Twenty years ago, it was hard to imagine a grunge album unseating Michael Jackson for the No. 1 position at the top of the Billboard charts, but that's what happened when Nirvana's Nevermind came out in September 1991. Since then, it's sold more than 30 million copies — which is certainly not what the album's co-producer, Butch Vig, was expecting.
But Vig says he remembers, when he first met Nirvana, that it was a band eager to work.
"They were psyched," Vig says. "As I started talking to them, they told me they were ready. They had been rehearsing every day for three months. There was definitely not a slacker ethic in that band. I mean, they wanted to make a great record. And Kurt [Cobain] was very ambitious, you know. When they walked into the studio, they were ready to go."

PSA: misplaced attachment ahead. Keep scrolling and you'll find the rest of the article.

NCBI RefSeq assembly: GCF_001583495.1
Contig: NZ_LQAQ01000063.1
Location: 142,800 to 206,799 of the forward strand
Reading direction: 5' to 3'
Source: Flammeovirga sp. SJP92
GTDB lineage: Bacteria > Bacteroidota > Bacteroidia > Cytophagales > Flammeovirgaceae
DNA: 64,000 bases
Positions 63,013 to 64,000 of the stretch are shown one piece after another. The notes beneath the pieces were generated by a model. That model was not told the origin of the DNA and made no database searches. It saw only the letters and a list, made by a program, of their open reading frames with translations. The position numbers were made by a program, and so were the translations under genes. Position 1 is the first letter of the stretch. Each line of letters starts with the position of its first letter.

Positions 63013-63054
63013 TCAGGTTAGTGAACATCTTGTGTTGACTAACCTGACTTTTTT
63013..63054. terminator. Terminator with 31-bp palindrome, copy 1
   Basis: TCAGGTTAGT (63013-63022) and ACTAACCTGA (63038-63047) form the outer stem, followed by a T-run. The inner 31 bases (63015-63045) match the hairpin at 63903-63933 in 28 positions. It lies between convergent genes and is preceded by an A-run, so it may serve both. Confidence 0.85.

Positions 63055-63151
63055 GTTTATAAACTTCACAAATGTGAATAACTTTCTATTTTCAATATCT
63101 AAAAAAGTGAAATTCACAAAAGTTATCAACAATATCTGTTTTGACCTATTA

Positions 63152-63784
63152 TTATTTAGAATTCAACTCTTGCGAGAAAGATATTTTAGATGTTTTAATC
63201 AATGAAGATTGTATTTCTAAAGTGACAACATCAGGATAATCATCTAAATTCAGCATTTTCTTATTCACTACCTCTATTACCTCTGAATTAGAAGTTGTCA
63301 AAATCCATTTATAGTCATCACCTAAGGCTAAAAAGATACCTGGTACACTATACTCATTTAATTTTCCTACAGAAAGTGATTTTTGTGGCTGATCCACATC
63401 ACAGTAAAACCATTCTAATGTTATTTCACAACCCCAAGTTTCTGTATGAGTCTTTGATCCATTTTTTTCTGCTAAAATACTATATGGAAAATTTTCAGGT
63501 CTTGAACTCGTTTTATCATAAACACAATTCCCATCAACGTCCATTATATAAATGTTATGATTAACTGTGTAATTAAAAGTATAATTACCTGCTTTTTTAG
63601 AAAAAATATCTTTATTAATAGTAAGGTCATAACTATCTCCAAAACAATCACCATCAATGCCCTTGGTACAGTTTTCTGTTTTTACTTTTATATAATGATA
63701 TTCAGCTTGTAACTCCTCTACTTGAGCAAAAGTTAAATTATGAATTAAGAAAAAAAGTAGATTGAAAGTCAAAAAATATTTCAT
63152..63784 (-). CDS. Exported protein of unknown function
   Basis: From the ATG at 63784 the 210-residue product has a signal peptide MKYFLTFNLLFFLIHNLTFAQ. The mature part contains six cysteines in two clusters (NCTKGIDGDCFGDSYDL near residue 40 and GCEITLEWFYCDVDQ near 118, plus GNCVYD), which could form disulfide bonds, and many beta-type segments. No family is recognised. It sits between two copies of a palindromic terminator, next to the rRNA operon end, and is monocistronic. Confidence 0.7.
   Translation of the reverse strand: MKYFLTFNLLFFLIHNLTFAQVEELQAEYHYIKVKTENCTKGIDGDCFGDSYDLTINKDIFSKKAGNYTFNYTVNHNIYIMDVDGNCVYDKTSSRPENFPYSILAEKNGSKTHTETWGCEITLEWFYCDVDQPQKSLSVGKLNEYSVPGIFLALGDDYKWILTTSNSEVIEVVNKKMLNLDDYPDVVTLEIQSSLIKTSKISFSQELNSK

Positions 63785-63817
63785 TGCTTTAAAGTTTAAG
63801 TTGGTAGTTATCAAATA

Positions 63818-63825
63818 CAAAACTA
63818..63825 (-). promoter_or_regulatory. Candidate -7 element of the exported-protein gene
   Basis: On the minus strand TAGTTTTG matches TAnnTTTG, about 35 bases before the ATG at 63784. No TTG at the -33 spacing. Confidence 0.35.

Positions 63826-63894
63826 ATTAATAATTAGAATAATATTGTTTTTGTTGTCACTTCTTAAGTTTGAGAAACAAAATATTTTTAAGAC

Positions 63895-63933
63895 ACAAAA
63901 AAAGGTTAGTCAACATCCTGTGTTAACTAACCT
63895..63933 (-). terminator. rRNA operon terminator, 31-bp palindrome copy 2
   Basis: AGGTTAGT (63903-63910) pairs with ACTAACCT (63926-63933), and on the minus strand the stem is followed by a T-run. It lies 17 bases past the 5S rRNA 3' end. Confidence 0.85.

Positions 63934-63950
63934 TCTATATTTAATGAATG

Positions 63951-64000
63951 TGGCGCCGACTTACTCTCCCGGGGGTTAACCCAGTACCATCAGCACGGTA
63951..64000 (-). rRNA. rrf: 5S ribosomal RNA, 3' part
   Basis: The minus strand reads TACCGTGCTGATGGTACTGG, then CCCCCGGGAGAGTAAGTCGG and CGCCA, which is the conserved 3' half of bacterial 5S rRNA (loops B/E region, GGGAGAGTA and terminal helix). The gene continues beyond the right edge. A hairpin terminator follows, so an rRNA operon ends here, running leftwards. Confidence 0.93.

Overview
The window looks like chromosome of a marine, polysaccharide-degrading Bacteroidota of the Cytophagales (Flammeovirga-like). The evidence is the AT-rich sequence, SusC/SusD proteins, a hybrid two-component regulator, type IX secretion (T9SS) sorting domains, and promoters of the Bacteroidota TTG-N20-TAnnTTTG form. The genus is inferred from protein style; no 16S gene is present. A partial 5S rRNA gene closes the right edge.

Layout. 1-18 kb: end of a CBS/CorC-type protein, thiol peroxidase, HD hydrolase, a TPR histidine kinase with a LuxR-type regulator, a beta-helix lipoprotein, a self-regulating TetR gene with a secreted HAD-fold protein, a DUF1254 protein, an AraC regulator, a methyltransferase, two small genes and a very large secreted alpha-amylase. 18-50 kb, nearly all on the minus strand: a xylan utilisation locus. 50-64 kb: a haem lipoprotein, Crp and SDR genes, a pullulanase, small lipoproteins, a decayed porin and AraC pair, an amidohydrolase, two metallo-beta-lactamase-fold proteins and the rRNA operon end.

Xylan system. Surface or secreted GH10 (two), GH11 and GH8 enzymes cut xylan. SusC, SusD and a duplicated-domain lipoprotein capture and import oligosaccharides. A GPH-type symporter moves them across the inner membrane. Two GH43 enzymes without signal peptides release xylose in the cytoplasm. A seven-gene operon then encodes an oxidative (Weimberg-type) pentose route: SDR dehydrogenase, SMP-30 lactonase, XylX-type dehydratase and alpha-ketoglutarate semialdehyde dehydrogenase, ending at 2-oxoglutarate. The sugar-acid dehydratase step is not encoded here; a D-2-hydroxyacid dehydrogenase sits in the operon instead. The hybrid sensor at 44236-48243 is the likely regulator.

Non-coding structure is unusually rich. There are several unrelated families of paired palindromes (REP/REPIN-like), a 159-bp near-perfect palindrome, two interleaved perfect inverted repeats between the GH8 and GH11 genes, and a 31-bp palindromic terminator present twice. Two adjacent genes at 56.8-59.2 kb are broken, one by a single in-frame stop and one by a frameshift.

In the Morning Edition interview above with NPR's David Greene, Vig remembers his reaction to hearing the original boombox demos (now available on a reissued Nevermind box set), as well as Cobain's struggle with success. Vig also describes the immediate and lasting effect of "Smells Like Teen Spirit."
"To me, 'Smells Like Teen Spirit' reminds me a little bit of how Bob Dylan's songs affected people in the '60s," Vig says.